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Telecoms operators bar 10.7m defective SIMs from networks

SIM CARD. Photo credit wikipedia

SIM CARD. Photo credit wikipedia

IT is not just a threat anymore. Holders of pre-registered Subscribers Identification Modules (SIM) cards on the network of mobile network operators in the country must lose the privilege of access to and use of the network to stamp out this illegality.

So far, the deactivation exercise has led to the blocking of 10.7 million lines in the last two weeks.

By implication, 10.7 million people who own these lines have been blocked from either making or receiving calls until they are able to regularise their details.

According to the Nigerian Communications Commission (NCC), from the about 38.78 million SIM cards found to be defective in terms of improper registration details including poor finger prints, zero facial information and other biometric challenges, the operators, after strict monitoring from the commission have been able to bar about 10.7 million SIMs.

Speaking in Lagos, yesterday, NCC’s Head of Compliance and Monitoring Unit, Efosa Idehen, said the commission has since the expiration of the August 11 ultimatum given to operators, has been ensuring compliance.

Idehen disclosed that in September 2014, NCC discovered that from the SIM data the operators sent to the commission for hamonisation, some of them were defective and had to be returned to the operators for proper checks.

According to him, about 18.6 million SIM data were sent back to MTN Nigeria; 7. 49 million to Airtel; 2.23 million to Globacom and 10.46 million to Etisalat.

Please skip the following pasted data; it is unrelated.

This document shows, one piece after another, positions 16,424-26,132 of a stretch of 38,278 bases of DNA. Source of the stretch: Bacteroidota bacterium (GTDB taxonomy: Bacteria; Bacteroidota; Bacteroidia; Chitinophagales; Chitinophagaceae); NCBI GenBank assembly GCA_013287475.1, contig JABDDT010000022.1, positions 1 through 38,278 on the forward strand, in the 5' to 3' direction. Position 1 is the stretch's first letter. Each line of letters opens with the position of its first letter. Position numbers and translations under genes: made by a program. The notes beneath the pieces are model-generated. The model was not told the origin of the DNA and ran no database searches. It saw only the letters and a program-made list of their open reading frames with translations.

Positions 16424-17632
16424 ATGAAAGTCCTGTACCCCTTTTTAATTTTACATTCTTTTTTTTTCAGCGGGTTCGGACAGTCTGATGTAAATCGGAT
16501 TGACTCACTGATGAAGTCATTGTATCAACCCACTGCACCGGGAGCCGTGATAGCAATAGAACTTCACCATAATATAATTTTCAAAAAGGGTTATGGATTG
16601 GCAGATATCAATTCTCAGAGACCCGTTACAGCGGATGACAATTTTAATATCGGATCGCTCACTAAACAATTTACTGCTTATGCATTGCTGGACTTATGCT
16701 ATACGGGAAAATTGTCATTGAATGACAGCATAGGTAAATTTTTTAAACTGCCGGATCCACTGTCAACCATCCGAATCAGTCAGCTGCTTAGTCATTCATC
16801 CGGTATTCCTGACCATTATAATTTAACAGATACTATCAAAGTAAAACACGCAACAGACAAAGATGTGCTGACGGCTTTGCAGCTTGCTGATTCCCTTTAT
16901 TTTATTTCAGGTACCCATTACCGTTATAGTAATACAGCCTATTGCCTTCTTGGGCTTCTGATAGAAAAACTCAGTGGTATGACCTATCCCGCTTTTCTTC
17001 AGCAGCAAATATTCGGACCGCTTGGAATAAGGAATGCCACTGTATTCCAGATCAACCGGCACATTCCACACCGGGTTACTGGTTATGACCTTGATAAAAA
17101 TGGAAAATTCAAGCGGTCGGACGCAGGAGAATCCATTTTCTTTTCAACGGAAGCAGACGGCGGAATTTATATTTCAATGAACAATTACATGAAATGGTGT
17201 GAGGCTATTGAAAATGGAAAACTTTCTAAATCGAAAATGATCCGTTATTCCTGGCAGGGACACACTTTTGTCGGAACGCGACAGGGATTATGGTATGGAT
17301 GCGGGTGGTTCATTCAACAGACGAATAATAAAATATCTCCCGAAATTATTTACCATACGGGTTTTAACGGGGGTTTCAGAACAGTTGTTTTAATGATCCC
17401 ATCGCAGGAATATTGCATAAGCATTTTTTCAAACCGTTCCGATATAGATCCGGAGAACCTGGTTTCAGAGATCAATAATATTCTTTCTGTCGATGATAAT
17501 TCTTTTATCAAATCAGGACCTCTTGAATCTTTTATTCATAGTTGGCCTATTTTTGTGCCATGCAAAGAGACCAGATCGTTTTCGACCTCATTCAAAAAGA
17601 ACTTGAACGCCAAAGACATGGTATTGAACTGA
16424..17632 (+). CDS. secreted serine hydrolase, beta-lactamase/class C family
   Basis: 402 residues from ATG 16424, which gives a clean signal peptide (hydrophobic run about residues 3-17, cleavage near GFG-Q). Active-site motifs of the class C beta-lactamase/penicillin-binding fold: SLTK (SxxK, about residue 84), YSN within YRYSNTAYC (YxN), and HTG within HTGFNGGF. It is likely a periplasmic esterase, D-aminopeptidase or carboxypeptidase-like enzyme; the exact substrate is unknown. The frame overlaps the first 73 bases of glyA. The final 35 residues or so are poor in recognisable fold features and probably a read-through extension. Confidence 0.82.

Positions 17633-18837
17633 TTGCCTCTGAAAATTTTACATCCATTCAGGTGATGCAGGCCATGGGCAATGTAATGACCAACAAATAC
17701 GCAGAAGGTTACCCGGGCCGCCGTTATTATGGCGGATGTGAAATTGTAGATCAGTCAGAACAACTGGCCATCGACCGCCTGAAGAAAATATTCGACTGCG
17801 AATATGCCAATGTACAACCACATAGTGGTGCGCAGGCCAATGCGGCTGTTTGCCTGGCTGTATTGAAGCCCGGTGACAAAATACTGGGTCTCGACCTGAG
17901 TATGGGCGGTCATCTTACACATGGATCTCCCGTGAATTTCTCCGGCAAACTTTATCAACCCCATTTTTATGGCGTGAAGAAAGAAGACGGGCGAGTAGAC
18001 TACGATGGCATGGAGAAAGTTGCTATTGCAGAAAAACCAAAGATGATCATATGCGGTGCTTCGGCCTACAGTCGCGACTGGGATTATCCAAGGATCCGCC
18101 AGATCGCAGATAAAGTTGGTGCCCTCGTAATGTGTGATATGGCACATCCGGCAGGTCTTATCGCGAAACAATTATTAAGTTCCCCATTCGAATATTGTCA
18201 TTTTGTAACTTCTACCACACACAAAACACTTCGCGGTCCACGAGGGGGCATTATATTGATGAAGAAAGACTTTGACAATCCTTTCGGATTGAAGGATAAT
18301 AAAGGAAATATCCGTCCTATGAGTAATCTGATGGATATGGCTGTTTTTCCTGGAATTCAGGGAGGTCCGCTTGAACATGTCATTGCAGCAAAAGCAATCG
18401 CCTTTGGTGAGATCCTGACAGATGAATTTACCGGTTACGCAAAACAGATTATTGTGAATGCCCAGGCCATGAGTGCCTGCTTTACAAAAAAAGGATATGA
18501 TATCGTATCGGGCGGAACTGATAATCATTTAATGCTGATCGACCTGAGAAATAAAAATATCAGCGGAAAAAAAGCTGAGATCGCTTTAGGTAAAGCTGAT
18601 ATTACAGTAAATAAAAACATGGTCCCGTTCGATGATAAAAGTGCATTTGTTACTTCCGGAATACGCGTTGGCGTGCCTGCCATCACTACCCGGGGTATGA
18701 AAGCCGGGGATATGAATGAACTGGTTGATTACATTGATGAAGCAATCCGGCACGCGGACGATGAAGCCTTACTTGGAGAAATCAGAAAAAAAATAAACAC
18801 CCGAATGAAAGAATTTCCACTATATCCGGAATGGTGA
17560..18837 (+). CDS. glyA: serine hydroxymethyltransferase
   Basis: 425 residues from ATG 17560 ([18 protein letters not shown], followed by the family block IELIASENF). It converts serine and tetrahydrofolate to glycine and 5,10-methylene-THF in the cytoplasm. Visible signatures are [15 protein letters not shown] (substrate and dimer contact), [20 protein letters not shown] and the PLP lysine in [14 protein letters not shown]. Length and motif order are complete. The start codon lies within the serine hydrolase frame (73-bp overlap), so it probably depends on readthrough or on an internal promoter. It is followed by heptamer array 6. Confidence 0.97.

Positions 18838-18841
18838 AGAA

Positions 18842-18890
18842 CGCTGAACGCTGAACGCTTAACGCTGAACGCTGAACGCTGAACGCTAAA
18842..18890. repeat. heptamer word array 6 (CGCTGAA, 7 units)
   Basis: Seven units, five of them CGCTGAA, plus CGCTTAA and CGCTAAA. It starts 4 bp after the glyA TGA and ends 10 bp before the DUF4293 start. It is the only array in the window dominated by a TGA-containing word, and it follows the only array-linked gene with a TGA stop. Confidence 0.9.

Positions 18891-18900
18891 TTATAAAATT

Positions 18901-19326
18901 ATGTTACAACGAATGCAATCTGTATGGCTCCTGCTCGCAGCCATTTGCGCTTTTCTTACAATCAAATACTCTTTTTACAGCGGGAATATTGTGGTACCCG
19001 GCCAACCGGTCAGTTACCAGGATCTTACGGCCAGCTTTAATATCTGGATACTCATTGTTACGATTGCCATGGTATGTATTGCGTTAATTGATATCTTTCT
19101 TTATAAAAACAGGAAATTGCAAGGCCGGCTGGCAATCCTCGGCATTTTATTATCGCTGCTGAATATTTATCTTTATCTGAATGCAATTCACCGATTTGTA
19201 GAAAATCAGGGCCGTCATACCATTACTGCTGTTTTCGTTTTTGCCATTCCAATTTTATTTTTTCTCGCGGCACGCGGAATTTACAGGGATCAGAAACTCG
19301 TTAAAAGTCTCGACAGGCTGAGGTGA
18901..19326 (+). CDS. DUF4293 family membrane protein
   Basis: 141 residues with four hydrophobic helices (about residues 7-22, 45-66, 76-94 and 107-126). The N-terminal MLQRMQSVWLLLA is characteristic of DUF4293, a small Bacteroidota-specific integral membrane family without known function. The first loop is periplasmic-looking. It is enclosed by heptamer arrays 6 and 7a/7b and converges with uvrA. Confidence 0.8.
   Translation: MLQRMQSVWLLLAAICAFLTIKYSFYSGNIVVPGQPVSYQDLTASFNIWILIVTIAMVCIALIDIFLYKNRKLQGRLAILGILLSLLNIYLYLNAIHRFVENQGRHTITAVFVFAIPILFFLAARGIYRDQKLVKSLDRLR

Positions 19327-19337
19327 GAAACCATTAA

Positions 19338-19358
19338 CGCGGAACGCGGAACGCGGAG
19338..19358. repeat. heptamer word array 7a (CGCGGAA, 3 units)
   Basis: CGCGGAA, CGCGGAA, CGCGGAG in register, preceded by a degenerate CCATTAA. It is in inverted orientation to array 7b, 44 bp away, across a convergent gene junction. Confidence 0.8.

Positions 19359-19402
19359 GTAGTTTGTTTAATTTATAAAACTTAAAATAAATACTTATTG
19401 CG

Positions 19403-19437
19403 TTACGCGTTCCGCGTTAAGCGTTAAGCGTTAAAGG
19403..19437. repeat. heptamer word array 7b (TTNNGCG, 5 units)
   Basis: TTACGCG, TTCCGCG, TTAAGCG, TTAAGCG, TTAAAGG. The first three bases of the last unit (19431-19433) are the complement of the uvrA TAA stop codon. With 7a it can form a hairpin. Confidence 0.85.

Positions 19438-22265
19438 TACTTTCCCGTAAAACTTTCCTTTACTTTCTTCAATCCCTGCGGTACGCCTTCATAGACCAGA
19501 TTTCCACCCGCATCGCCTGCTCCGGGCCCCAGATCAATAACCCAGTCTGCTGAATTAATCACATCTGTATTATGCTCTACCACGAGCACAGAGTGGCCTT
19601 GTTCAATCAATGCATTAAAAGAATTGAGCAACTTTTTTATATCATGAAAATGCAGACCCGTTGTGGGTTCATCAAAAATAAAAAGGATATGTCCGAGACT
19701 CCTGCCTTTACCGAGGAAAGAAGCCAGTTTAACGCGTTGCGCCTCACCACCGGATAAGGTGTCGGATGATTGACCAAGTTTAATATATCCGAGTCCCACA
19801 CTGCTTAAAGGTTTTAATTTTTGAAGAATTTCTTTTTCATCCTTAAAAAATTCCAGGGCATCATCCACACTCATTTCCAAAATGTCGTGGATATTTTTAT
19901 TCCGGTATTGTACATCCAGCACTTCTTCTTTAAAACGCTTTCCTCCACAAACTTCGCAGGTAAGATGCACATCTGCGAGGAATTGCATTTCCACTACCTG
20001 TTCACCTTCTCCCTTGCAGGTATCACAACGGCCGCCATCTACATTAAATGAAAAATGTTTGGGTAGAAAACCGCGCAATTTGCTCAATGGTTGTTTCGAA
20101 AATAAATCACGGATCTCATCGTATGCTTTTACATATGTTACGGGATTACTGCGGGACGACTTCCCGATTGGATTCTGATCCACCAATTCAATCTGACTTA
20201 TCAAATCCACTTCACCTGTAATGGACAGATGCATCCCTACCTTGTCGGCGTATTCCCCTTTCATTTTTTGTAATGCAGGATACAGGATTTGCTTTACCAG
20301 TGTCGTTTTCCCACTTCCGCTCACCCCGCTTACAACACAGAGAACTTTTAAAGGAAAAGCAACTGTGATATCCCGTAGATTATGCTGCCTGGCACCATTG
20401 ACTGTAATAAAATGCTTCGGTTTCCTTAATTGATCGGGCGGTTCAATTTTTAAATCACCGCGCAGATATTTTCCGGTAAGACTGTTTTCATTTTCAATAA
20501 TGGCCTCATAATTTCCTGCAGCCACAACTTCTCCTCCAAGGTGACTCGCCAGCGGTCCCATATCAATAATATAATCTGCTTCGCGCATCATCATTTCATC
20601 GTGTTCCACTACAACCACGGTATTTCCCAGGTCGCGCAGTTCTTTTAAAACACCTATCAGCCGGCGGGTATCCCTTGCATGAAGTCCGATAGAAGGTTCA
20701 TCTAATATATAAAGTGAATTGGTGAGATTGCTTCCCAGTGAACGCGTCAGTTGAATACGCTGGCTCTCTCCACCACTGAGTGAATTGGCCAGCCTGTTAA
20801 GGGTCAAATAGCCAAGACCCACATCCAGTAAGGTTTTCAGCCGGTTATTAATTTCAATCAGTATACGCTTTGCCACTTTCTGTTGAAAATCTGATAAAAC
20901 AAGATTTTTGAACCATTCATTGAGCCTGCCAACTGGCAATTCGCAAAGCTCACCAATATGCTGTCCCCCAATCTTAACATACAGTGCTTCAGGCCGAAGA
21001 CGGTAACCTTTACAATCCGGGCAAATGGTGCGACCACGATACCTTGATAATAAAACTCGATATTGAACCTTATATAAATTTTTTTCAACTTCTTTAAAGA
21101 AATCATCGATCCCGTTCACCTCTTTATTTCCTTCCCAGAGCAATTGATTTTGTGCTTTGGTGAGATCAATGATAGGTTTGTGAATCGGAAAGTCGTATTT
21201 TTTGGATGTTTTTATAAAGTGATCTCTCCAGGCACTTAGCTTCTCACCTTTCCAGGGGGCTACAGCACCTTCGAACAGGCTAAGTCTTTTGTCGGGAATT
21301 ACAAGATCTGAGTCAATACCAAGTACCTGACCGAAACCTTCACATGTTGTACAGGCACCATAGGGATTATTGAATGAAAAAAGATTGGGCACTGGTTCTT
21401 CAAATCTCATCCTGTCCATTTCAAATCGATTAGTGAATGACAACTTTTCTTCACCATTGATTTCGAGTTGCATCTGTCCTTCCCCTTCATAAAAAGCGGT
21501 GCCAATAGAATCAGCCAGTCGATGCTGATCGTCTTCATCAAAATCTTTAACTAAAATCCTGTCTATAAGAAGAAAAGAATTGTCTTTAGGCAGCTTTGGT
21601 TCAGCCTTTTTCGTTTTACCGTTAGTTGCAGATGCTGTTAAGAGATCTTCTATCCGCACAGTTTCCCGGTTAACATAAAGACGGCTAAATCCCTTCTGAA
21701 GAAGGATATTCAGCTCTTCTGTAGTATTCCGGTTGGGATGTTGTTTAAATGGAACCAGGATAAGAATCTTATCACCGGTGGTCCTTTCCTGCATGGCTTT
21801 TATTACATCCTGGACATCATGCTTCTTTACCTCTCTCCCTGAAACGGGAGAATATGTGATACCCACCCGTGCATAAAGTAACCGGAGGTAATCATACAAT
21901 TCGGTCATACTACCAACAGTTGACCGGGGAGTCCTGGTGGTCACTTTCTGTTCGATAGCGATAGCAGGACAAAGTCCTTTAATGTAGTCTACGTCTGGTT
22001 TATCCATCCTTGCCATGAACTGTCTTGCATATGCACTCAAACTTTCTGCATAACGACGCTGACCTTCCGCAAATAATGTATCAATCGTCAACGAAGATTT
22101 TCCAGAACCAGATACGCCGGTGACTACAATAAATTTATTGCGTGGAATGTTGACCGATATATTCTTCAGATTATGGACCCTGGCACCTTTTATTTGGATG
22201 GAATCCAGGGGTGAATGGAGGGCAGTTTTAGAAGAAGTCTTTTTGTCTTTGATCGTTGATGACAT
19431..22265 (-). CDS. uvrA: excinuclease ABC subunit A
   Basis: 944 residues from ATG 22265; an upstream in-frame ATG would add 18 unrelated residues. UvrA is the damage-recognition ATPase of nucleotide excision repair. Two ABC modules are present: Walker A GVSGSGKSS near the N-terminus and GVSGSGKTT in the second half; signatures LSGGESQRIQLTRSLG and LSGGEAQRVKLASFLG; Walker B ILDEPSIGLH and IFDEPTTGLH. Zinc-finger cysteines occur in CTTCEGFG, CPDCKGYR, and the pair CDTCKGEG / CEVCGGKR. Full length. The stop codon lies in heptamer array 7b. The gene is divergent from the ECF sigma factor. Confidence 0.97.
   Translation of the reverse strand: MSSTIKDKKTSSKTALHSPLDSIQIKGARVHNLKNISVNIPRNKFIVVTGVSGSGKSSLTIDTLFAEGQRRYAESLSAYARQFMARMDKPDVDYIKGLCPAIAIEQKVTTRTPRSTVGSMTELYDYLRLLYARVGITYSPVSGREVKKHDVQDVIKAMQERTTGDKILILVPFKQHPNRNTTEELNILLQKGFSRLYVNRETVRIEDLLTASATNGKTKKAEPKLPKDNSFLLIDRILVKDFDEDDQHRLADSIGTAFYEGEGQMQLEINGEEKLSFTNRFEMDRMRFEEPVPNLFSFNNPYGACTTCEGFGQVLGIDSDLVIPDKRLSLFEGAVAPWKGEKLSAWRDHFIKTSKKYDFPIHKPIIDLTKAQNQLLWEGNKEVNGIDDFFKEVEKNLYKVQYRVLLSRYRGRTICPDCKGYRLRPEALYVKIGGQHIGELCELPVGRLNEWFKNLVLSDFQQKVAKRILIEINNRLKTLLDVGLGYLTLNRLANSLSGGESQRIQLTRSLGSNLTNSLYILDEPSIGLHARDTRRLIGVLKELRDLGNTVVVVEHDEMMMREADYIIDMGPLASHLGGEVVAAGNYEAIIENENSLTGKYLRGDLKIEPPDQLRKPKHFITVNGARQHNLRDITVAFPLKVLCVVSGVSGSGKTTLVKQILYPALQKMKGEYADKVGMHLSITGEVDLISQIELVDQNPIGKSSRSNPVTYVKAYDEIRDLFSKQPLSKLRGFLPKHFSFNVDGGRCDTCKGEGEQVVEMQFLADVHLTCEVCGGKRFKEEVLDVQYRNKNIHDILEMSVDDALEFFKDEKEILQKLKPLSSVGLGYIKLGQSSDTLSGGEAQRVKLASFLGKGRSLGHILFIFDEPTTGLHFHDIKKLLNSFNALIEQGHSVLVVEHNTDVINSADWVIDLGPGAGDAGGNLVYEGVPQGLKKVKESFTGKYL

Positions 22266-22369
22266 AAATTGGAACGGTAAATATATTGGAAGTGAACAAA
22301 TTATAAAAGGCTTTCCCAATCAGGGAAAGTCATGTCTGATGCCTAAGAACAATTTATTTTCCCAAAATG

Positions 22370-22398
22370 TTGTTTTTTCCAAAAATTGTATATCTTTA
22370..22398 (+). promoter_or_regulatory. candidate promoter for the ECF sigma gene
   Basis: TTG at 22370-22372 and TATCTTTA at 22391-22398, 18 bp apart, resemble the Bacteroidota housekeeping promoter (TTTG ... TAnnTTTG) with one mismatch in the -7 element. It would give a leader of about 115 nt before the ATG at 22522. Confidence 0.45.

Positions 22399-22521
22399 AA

Idehen, however, said the monitoring exercise done recently by the NCC showed that operators are partially committed to the exercise.

According to him, out of the about 18.6 million SIM registration data found to be defective on MTN network, only about 1.6 million have been barred. He explained that what MTN actually did was to put the affected subscribers on “Receive Calls Only,” which means the subscribers cannot put a call through to another network.

“With this there was no compliance from MTN. During our visit to Airtel, the telecommunications service had fully barred 2.3 million from it network. These were SIM data found to be incomplete. At Globacom, 3.5 million lines have been barred also from its network.

“Globacom gave assurance of 24 hours to deactivate other lines found to be defective on their networks. Etisalat has barred 3.3 million and promised that within 24 hours, others found to be challenging will be removed totally from the networks,” he stated.

The NCC enforcement chief said the directive given to the operators was that they should bar any line found to have incomplete registration and later urged the affected subscribers to complete their registration.

Idehen said the commission, after due consultation with the National Security Adviser (NSA) and other stakeholders in the industry agreed that pre-registered SIMs and others found to be defective should be deactivated.

He stressed that henceforth operators will be required to send correct data for hamonisation to the regulator.

Idehen, who ruled out sabotage on the part of the operators, disclosed that there will be sanctions as stipulated by SIM Card Registration Code, Section 19 to 21, where it was stated that per SIM found defective on the network, erring operator will be made to pay N200, 000.

Commenting more on the process, Head, SIM Registration Project, Bashiru Idris, said the operators and their agents are supposed to ensure proper biometric capturing of any of the subscribers including finger prints and facial outlook.

According to him, the N6.1 billion registration done by the commission was to ensure proper data base gathering.

“What we did then was to hire about seven consultants to work within a stipulated time and after they completed their term of service within the framework of the exercise, we started the hamonisation with what the operators had. The data we found to be defective were sent back to the operators for proper checks.”

Idris said affected subscribers should get their details right, stressing that there should be no buying of pre-registered SIMs and that anybody caught doing that should be reported to the authorities.

Already, the NCC had in a statement clarified perceived misunderstanding in its earlier directive for telecoms operators to deactivate unregistered SIMs on their network.



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